Recent Calor gas cylinder shortages have been well documented; increased demand throughout the pandemic, a growth in self-build leisure vehicles, whilst maintenance issues and staff shortages at key depots have all led to supply chain issues over the last couple of years.
If you've tried to get hold of a 4.5kg or 7kg Calor butane gas bottle, you've likely been met with a shake of the head from your usual supplier. J. R . Hartley made fewer calls in the 80s than we did when trying to source some of the popular smaller-capacity cylinders last year.
To help reduce the impact some of the issues have caused, Calor has announced that they will be streamlining their offering from 1st February 2023.
What cylinders are being discontinued?
The following cylinders are being discontinued from 1st February 2023:
Why are these sizes being discontinued?
Paul Downes, Calor's National Account Manager for the leisure and hospitality sector, says, "Improving our cylinder service is a priority. Our existing range of cylinders is creating complexity within our supply chain. This means longer change over times and reduced filling capacity on high-volume key sizes. That's why we've taken the difficult decision to reduce our cylinder range, simplifying the business. We realise this change will affect customers that rely on these sizes, but we know these changes are necessary to improve our cylinder service significantly."
What if I have one of these bottles?
So, what can you do if you already have one of the sizes that are being discontinued? Assuming bottle dimensions (and weight) aren't an issue, alternative capacity cylinders are available, often without swapping regulators. Those looking for a 4.5kg Butane could be offered a 7kg Butane, and those looking for a 3.9kg Propane could swap to a 6kg Propane. If that doesn't suit you, then the Campingaz range might have a suitable alternative.
Current Cylinder Size
New Regulator Required
Yes - See below for further guidance
6kg Lite Propane
*7kg Butane will not fit the "Cube Heater"
What if I need to change my regulator?
If you currently have a 4.5kg Butane cylinder, you'll need a new regulator to switch to a 7kg Butane bottle. We always recommend using a gas-safe registered engineer when changing regulators, though Calor has produced a helpful YouTube video.
What if I'm restricted to a 4.5kg butane bottle?
If you are restricted on cylinder size due to space limitations, you might be able to swap from a Calor 4.5kg Butane cylinder to a Campingaz 907 bottle.
This bottle does have a smaller capacity at 2.72kg but is the largest Campingaz offer at 20.3 x 23.5cm. They weigh around 6.5kg when full and hold enough gas to run a double-burner stove for approximately 8 hours.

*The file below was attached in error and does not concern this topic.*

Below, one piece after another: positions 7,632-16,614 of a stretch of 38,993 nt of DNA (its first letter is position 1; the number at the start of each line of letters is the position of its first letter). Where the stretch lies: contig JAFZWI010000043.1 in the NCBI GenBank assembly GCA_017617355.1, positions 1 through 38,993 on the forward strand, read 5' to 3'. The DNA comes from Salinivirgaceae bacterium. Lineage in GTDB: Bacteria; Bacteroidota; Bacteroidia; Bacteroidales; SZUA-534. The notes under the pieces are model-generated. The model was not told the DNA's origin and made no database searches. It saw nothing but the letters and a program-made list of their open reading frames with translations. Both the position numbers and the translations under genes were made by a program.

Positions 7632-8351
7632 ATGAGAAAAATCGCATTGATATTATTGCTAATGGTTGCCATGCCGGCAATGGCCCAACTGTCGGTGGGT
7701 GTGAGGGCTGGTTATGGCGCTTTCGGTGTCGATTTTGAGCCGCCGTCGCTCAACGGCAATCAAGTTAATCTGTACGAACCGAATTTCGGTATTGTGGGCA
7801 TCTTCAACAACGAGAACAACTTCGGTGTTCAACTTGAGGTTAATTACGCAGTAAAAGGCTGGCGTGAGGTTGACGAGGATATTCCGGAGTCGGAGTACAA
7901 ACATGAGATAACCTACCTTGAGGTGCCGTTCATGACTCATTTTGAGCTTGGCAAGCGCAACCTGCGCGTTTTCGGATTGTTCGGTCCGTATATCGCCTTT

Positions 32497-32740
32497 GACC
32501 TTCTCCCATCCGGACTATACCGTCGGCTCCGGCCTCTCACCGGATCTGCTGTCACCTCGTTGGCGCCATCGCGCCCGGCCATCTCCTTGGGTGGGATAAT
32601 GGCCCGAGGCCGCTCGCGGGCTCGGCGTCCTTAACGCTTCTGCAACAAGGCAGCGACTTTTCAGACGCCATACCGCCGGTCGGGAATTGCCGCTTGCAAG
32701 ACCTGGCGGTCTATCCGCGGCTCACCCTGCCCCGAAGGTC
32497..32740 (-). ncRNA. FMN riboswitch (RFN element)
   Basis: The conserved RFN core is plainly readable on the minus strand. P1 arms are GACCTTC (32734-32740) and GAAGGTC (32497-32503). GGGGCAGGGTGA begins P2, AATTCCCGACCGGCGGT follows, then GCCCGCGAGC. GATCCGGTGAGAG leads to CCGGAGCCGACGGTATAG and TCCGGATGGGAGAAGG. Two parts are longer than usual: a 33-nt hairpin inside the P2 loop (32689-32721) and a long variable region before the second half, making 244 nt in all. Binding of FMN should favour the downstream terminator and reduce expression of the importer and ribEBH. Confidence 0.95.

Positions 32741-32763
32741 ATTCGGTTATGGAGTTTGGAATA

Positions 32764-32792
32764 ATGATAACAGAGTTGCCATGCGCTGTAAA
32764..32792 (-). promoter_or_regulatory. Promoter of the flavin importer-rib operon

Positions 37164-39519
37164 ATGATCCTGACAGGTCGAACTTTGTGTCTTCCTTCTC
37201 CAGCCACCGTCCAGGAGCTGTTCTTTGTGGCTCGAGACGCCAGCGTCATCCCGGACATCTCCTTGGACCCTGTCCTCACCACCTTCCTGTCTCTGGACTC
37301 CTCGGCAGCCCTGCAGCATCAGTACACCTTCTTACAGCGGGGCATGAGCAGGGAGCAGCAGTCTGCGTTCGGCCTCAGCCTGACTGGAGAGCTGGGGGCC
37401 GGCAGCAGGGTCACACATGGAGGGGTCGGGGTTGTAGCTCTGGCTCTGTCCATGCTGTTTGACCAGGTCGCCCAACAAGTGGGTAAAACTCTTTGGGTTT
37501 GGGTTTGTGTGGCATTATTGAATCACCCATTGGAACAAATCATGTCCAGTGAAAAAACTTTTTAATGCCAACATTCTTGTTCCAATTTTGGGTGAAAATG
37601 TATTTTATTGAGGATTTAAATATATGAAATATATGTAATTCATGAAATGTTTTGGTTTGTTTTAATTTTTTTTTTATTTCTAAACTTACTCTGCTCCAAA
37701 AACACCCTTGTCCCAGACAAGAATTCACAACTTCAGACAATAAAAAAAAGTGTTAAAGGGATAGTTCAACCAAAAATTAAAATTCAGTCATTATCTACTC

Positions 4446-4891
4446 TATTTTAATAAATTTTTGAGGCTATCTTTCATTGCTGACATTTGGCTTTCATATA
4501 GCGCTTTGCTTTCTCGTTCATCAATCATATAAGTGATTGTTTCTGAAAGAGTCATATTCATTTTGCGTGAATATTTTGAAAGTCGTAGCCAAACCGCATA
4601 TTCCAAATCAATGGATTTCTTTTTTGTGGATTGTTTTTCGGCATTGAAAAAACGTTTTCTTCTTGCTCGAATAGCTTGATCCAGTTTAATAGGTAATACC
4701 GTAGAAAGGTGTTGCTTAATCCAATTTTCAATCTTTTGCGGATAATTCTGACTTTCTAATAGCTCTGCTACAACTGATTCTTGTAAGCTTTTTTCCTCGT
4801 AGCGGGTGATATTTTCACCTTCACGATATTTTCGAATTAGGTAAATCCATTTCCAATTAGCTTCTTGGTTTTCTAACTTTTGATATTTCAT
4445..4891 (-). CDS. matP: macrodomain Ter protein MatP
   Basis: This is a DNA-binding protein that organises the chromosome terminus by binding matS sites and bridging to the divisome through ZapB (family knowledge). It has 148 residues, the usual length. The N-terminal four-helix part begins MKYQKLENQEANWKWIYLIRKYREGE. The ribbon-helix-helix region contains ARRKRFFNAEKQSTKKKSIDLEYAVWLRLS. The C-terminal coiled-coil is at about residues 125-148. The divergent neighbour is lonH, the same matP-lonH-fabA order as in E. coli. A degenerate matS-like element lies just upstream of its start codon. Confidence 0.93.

You will need to change from a Calor regulator to a Campingaz regulator, and these are readily available with or without an attached hose. Again, we recommend you consult a gas-safe registered engineer when changing regulators.
A Gaslow refill at a garage forecourt works out to around 50% of the cost of a Calor swap; however, there is a higher initial outlay for the bottle or for the purchase and professional installation of a system. So you might need to do some maths before taking the plunge.
A further advantage is that these bottles can be refilled throughout Europe (subject to having the correct adaptor), and you don't need to wait until the bottle is completely empty.
Flogas is a bottle-swap alternative, and they offer a couple of lighter options, with their 5kg and 10kg Gaslight options being popular alternatives for caravanners and motorhomers. These bottles take a 27mm regulator and are translucent, allowing you to see the remaining gas level.
Flogas also offer a 3.9kg propane bottle and a 4.5kg butane bottle, which may provide you with a suitable direct swap for the discontinued smaller Calor bottles.
If you're a year-round camper, then you're probably already aware of the limitations of butane once the thermometer heads below zero. The boiling point of butane is -2 °C (28.4 °F). This means that the closer you get to 0° and below, the harder it is to produce a gas vapour.
There is more at play than just the ambient temperature; humidity, bottle construction, and the amount of gas used all play a part in the performance of your appliance's efficiency. By comparison, the boiling point of propane is -42°C (-43.6 °F) In short, if you camp or caravan year-round, then it's likely that propane would be a better option for you.
LPG percentage mixtures by country.
LPG purchased from a pump at a UK or Ireland garage will generally be 100% propane, whereas elsewhere in Europe, this can be a mix of propane and butane. Furthermore, this can vary by season to allow for proper vaporisation.
If you're looking for LPG on the continent, you may need to look for GPL (in French, it is “gaz de pétrole liquéfié” and in Spanish, it is called “gas licuado de petróleo”.)
Rob is the General Manager at Alan Rogers Travel Group, he is responsible for the ongoing development of the Alan Rogers website and publication of the Alan Rogers Guides.
He has been involved in the leisure industry since completing a BTEC in Travel & Tourism in 1993. Previous roles have included the promotion of tourism in Yorkshire and running a motorcycle touring company in the Australian Outback.
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